Instead of eating cake and celebrating, Chief Warrant Officer 2 Jack Peck spent his 30th birthday flying perilous medevac missions in the la Drang Valley, during the first major battle between the U.S. Army and North Vietnamese Army. That day, as part of the 15th Medical Battalion, 1st Cavalry Division, Peck was on standby as the pilot for a reserve crew, ready to cover any missions two other crews couldn’t. They were assigned UH-1D helicopter #759, a Huey known for its low power and high mileage.
When the other helos were tied up, a call came in. Peck and his crew were quickly airborne but were given only coordinates, without a call sign or radio frequency for the unit on the ground. Plotting the location on his map, Peck realized he was approaching Cambodia, nowhere near the fighting. He decided to head south, closer to the fighting, when over the emergency band, he heard, “Dust off, dust off! This is Low Pawn One Niner, Over!” Low Pawn 19 provided their coordinates and reported they were pinned down and had heavy casualties. Peck headed to the landing zone and discovered another problem with the mission. The landing zone was cleared, but overhanging branches prohibited a safe landing, and even without the branches, this Huey didn’t have the power to ascend straight up—they needed room to get forward airspeed. As they hovered over the landing zone , the helicopter received enemy fire, taking a round in the tail boom. Peck quickly maneuvered away and spotted a nearby clearing that would work, if the Pathfinder could remove a tree in the way and the North Vietnamese soldier hiding in the top of it. Peck made a quick circle and returned to the cleared landing zone, picking up nine wounded—two more than normal. Loaded heavy with wounded and flying light on power, Peck took off, clearing the tree tops with inches to spare. Peck and his crew would make two more trips to the area before the day was over.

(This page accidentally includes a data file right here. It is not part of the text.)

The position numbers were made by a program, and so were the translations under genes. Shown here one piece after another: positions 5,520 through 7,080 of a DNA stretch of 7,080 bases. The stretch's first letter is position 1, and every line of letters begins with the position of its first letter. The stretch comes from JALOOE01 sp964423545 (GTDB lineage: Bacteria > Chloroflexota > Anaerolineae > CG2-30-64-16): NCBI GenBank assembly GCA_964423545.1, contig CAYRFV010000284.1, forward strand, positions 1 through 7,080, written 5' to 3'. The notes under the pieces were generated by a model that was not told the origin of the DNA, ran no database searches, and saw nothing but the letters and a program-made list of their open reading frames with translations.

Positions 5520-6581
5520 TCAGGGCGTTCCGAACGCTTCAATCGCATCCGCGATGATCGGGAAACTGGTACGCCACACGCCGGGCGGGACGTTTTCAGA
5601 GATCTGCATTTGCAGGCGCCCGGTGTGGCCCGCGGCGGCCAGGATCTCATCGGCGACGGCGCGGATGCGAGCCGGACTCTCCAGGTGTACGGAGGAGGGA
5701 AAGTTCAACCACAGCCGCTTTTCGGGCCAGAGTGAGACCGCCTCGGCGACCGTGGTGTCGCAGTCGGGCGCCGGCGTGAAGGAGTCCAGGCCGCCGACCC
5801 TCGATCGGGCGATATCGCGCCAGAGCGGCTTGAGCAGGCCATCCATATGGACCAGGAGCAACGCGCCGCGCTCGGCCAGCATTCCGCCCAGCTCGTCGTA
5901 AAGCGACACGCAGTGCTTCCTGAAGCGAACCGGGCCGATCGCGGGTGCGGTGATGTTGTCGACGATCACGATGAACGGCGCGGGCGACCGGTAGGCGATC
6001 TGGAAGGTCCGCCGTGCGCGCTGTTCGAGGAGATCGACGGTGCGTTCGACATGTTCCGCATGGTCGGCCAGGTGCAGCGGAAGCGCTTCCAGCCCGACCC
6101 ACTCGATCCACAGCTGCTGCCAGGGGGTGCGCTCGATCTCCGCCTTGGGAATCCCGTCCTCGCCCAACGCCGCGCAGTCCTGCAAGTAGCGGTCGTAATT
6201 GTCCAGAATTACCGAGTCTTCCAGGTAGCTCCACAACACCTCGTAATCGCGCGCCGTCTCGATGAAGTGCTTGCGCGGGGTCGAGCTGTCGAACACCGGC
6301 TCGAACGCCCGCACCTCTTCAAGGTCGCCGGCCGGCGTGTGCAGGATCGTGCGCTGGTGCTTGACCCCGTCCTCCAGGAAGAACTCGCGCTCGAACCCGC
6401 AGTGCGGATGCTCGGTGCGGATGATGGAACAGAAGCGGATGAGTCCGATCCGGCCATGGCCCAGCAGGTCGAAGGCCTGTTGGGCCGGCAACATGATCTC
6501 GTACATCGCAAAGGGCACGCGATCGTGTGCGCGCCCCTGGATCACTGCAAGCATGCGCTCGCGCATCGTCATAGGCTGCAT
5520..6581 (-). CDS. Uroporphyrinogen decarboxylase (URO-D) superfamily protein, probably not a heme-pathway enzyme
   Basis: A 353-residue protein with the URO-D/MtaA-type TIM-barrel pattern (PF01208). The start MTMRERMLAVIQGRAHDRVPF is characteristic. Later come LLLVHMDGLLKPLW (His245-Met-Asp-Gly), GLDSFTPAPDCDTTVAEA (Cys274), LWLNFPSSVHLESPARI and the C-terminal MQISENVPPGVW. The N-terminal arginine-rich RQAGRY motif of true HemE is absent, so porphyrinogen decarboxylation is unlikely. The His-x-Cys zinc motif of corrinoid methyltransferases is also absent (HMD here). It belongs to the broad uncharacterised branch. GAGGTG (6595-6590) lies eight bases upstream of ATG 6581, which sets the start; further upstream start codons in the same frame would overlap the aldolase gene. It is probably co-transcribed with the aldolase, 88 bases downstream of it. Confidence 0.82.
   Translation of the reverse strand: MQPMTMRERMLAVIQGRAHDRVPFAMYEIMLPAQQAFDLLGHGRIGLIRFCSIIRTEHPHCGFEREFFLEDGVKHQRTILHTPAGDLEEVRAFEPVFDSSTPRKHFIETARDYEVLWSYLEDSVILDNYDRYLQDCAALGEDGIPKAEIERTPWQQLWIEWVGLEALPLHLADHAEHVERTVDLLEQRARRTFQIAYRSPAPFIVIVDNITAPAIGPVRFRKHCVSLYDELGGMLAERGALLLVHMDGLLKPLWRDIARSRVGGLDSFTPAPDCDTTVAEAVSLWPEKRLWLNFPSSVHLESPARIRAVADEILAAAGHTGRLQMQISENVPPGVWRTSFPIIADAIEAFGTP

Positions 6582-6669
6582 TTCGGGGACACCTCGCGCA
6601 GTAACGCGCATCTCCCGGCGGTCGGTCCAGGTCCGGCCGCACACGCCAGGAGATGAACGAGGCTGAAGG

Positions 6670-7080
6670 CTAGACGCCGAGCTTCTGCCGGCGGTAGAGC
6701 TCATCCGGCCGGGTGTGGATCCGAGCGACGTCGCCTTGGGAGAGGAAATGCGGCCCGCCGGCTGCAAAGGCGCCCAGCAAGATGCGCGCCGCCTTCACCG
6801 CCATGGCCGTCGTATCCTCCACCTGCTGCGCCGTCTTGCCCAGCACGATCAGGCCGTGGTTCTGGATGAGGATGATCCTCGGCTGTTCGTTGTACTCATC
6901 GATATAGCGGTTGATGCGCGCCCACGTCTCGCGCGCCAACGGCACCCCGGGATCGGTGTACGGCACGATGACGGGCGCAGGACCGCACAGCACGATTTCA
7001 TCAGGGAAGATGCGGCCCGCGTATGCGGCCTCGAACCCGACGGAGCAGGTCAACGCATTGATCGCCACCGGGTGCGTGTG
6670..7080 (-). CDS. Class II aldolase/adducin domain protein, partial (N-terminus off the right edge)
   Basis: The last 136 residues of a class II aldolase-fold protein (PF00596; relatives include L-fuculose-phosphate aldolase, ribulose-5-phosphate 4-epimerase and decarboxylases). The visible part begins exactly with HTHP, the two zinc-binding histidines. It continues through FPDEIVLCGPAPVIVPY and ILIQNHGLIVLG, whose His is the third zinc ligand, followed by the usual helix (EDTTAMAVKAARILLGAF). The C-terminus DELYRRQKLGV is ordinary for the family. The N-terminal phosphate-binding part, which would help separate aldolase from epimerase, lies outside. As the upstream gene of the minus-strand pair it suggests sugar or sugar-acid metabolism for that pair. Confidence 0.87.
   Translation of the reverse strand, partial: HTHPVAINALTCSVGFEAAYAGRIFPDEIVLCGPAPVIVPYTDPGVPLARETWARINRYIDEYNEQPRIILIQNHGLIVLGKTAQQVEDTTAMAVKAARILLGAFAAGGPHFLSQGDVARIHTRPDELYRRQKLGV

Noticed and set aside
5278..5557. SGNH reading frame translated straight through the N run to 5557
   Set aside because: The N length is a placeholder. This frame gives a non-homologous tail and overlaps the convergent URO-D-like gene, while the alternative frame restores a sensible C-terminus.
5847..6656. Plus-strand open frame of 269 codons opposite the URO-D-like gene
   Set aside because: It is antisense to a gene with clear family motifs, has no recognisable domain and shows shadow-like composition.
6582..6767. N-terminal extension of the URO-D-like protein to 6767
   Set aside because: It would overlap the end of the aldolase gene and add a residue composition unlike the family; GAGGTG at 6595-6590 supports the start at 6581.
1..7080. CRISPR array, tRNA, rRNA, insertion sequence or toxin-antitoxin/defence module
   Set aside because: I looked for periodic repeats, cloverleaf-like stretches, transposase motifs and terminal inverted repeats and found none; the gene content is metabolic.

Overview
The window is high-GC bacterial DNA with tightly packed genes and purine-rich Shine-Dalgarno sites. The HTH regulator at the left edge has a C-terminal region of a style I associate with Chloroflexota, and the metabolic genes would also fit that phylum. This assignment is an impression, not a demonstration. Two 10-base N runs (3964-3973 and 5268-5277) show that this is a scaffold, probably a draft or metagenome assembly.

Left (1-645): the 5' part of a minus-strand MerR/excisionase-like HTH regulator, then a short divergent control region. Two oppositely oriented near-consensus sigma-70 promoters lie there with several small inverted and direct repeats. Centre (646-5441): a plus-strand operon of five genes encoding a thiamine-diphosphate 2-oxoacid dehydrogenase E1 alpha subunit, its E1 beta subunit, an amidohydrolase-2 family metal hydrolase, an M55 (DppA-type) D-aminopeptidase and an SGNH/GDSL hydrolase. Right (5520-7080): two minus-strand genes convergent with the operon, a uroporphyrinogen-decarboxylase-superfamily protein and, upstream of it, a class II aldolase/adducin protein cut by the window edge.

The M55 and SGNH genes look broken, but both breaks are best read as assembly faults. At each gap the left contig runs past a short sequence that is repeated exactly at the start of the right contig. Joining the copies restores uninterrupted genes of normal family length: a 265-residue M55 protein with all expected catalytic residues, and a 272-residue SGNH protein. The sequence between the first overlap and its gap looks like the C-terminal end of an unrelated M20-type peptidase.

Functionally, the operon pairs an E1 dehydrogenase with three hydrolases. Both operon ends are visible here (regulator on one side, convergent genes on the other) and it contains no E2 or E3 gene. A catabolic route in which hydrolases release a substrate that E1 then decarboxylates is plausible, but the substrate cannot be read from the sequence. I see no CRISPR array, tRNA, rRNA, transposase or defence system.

In a treacherous night mission, Peck flew from Pleiku to an area with heavy fighting. On approach to the landing zone, there was a problem with the flares from the Air Force C-47 circling above, and the night suddenly went pitch black. “It was like hovering with your eyes closed,” he said. When the flares resumed, Peck landed and flew back with a wounded Soldier who arrived at the medical tent with no pulse or respiration. Three weeks later, the Soldier was shooting hoops on the basketball court. “That’s what made these dangerous missions all worth it,” Peck said. Following many other missions, Peck, an Air Medal recipient, extended his tour in Vietnam to train nine new pilots who had never flown medevac missions.
After Vietnam, Chief Warrant Officer 2 Peck flew helicopters for firefighters and oil companies, and later retired as an air traffic controller with the Federal Aviation Administration after 25 years of service.